By David F. Rooney
Revelstoke Hospice Society volunteers should always bear in mind the fact that while death comes for us all there is no one way to mourn the dead and dying. Different people show their grief in different ways, social worker and counsellor Tuulikki Tennant told society members during their Annual General Meeting at the Community Centre last Wednesday, April 24.
“It’s important to realize that people have different ways to deal with grief,” she told the crowd of more than 20 women and one man who attended the AGM.
Some people are vocal in their grief; others seek silence and solitude; and some seek still other ways to grieve. Some people believe in an afterlife and others see nothing beyond death.
“We need to be non-judgemental about that,” Tuulikki said. “Not everybody has the same belief system.”
Some people, too, seek meaning in the deaths of particular individuals or wonder how death could strike down some, but others.
She recalled reading a feature story once about a young boy with a terminal illness. The reporter asked the child: “Do you ever wonder why you?”
“The boy thought about it for a moment, then replied, ‘Why not me?’ That’s pretty profound for a nine-year-old.”
Hospice Society President Sharon Kohlman said that, last year, the society’s 22 volunteers spent 400 hours with palliative care patients and PALS clients. PALS is a visitation program for seniors who live on their own or live in senior residential care facilities.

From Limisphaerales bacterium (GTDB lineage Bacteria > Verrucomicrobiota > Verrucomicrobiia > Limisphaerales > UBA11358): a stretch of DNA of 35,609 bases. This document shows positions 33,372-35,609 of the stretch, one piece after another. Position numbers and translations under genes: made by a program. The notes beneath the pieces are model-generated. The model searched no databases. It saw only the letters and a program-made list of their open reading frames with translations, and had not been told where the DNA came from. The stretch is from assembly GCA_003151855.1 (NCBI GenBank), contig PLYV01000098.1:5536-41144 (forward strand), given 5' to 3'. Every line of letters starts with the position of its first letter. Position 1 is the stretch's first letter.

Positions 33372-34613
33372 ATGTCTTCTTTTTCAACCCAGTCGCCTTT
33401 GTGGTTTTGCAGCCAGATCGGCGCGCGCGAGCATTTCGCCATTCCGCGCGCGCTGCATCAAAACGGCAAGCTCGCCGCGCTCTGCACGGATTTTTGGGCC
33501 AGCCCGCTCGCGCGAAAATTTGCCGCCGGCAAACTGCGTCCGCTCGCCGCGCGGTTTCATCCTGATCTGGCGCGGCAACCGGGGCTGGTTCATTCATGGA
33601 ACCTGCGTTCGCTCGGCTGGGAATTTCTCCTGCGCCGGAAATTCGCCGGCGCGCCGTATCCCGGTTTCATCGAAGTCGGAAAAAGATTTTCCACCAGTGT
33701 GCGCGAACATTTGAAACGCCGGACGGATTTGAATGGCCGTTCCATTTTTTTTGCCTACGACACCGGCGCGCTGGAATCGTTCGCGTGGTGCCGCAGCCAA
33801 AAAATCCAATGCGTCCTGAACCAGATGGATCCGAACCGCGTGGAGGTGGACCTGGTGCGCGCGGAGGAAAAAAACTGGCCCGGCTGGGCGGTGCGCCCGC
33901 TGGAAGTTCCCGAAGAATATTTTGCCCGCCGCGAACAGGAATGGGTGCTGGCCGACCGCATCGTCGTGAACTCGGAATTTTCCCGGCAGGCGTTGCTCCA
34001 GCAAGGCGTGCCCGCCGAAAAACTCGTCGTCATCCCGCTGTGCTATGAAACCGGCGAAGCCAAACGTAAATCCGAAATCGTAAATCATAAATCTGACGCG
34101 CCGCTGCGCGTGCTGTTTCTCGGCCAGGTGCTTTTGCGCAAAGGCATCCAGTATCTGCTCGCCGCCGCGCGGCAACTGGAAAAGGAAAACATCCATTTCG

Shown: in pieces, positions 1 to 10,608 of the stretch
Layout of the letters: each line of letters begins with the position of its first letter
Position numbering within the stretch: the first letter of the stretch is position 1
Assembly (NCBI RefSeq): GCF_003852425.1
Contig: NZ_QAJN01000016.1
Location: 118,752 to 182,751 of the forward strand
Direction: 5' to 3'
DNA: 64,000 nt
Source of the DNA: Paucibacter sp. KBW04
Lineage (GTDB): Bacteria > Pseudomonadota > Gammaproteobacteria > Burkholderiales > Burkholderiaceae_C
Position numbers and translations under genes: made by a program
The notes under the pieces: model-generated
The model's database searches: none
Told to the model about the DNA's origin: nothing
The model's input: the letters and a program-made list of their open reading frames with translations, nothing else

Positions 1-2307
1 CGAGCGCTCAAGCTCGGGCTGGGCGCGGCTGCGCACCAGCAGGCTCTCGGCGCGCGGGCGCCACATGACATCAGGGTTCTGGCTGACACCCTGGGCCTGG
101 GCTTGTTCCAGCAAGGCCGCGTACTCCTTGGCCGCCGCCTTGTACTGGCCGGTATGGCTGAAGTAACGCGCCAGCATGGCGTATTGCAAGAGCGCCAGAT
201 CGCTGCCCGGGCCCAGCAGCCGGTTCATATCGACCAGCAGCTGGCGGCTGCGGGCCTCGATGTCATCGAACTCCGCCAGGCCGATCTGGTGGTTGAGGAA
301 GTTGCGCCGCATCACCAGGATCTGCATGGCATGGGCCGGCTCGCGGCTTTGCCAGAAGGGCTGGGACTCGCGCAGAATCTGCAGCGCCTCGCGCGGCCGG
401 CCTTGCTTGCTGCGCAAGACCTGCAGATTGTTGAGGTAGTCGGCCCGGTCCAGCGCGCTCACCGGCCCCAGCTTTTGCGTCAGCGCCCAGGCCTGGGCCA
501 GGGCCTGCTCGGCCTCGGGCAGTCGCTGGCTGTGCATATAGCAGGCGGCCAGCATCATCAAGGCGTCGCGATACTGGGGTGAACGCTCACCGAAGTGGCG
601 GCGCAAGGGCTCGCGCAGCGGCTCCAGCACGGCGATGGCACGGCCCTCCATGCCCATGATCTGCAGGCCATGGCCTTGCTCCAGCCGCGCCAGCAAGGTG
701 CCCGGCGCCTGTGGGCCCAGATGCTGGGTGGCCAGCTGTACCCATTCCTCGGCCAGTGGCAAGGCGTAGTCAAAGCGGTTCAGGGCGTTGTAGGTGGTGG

“Our frontline volunteers, led by Vivian Mitchell, continue to provide exceptional, compassionate service as we strive to meet the growing needs within our community,” she said. “We trained eight new volunteers last fall and each new volunteer has been partnered within individual within our PALS program. We have a PALS waiting list to fulfill so we anticipate more volunteer training will be offered in the fall of 2013.”
Sharon also thanked outgoing executive director Andree Rioux for “her dedicated efforts over the past year.” The society is currently seeking a new executive director. Please click here to see their recruiting advertisement.
And she noted the valuable support from community organizations, especially the Revelstoke Quilters’ Guild, which has contributions lovely creations to be given to palliative care patients.